With visions of EduGlu dancing in their twisted spamblogging heads…

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Stephen Downes mentions that David Wiley’s WordPress-based OpenCourseWare proof of concept mixed with one of Tony Hirst’s many bits of rich, RSS-flavoured open learning goodness might make something extra yummy. By one of those weird strange quarks (strangeness and charms) of serendipity or synchronicity Tony and Jim Groom are looking at each others’ stuff. Jim gets inspired to take the next step, (one of those steps that seems obvious in retrospect — but if they are so obvious, how come nobody else is taking them?), and pulls off something so astonishing that I am blogging it at 2 AM:

The first course from the OpenLearn site I republished was titled Goya. I chose this one for two reasons: a) I wanted to learn more about Goya, and b) it had a number of images and videos associated with it and I wanted to see how they would work. As a result, I now know more about Goya & the images and videos pulled into the site beautifully, very impressive XML! The first time I pulled this course the Introduction and background posts balked, this didn’t happen the second time I tested it however.

Image of th Goya Course in a WordPress Blog

Compare the re-published blog site above (click on the image to see it) with the original course in the OpenLearn OER here.

Moreover, each of the course sections was in the proper logical order, meaning that the topmost post on the blog was the introduction, next the background, etc. This fortunate happenstance made reproducing the course outline on the sidebar of the blog simple. I just included the recent posts widget and re-titled it Unit Outline. After that, I had an entire course republished in my WPMu account within minutes.

As for the other two courses I tested (Hume and Word and image), they work perfectly save for a few stray a tags on the Word and image site. Compare the original Hume course on the OpenLearn site with the re-published blog site here. Do the same for the original Word and image course and the republished one here.

This was a pretty amazing experiment for me because it illustrates just how much I learn from reading blogs on a daily basis. Ideas happen in a series of relations, and I so thoroughly enjoy taking other people’s genius and testing it out. When I saw the Goya class get pulled in successfully in just over a minute, I started to realize just how powerful these open resources can be once they are freed from their repositories. [My emphasis.]

To add a wonderfully perverse touch, Jim is employing a classic web jujitsu move, using Wp-O-Matic, “a tried and true spamblogging plugin.”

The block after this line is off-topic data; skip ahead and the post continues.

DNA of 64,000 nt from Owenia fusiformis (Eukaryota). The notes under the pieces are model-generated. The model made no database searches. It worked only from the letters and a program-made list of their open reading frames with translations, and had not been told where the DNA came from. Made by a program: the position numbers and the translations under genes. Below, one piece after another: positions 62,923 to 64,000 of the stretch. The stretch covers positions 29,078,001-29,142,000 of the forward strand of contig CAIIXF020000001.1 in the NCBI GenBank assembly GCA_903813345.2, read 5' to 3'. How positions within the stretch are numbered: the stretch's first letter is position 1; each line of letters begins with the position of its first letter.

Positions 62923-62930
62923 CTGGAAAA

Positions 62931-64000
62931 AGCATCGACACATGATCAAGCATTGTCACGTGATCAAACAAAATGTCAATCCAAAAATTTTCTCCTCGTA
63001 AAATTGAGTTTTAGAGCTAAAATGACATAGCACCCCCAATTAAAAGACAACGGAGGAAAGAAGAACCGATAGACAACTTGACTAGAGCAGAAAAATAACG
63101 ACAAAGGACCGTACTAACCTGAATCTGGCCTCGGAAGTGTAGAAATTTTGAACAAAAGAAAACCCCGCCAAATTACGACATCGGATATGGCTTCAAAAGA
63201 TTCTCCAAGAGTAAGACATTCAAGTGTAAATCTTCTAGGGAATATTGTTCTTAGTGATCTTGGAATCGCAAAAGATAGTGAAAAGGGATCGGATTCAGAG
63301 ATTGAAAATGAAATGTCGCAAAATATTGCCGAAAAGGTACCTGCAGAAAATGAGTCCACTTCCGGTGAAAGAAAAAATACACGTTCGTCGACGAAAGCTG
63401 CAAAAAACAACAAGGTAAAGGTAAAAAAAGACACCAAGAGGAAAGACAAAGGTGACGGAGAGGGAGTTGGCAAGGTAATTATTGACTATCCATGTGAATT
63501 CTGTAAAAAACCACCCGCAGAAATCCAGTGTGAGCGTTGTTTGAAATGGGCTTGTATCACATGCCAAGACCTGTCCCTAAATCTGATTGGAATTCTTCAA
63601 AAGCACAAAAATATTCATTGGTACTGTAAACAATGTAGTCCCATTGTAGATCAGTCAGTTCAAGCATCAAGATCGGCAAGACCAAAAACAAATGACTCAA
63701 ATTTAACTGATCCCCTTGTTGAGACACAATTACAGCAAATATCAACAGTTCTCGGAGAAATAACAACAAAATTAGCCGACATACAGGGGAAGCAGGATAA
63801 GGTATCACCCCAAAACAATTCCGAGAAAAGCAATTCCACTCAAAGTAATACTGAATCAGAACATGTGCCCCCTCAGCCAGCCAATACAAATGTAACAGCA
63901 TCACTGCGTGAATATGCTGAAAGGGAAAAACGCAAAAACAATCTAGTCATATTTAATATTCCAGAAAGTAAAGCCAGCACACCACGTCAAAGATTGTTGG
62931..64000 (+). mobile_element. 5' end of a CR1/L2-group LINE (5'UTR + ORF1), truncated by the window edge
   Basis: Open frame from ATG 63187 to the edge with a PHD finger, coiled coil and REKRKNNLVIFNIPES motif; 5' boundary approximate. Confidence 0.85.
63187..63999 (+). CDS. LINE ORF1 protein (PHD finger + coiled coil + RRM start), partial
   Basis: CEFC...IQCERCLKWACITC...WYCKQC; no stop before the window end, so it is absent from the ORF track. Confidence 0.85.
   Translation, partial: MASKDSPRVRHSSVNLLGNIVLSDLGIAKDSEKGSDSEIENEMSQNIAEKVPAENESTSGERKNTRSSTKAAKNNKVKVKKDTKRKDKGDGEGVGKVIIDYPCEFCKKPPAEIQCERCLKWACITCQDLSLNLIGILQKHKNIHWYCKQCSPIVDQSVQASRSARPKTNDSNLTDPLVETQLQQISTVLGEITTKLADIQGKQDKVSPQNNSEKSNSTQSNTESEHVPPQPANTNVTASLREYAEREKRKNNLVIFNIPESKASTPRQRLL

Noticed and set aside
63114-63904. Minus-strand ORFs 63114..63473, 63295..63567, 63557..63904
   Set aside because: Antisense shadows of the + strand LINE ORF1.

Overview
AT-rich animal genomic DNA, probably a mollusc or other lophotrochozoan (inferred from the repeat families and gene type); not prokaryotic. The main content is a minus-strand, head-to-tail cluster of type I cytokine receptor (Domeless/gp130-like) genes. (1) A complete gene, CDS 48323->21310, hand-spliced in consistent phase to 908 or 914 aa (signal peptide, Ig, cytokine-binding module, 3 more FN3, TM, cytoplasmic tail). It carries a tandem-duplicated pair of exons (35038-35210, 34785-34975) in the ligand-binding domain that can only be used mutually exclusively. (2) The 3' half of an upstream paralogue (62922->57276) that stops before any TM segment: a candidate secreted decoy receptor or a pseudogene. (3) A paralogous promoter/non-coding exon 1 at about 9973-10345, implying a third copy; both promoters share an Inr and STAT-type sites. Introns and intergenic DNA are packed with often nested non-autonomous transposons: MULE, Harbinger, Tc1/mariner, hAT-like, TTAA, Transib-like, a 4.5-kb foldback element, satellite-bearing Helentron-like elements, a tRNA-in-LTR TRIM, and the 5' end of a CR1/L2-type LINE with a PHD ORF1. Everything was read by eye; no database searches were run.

Meanwhile, all D’Arcy Norman is doing is building EduGlu.

Wait… what?


Students add feeds to the system, placing them in any relevant groups, and tagging the feed appropriately. Items from these feeds are then aggregated, inheriting the feed’s tags and group settings. Students are able to view the incoming content in any (or all) of their groups at a glance, and apply social rating to sort and rank the items – items ranked over a threshold are pushed to the front page of the site. Tag clouds are generated, allowing easy browsing of content. And a full search engine is available, providing some pretty fully featured data mining tools. The aggregated items are archived for as long as needed, and discussion can occur within the context of the EduGlu website rather than being spread across dozens/hundreds of blogs and other applications scattered around the web.

The beauty of this implementation is that it involved no custom code. I didn’t write a single line of code. All I did was integrate a set of off-the-shelf modules for Drupal. This is all generalizable and re-implementable in any number of various ways. [My emphasis.]

Oh, did I mention it’s my privilege to convene a session at Northern Voice that Jim and D’Arcy are doing entitled “Don’t call it a Blog, Call it an Educational Publishing Platform.” Given what these fellows have pulled off in the past week, I shudder to think what they might be up to one week from now…

What I find most compelling about this burst of development is the strong suspicion that similar frenzies are being played out in other relevant domains right now as well. There really is undeniable power at work when words like “open” and “free” don’t merely function as abstract principles, but as keys that unlock doors…

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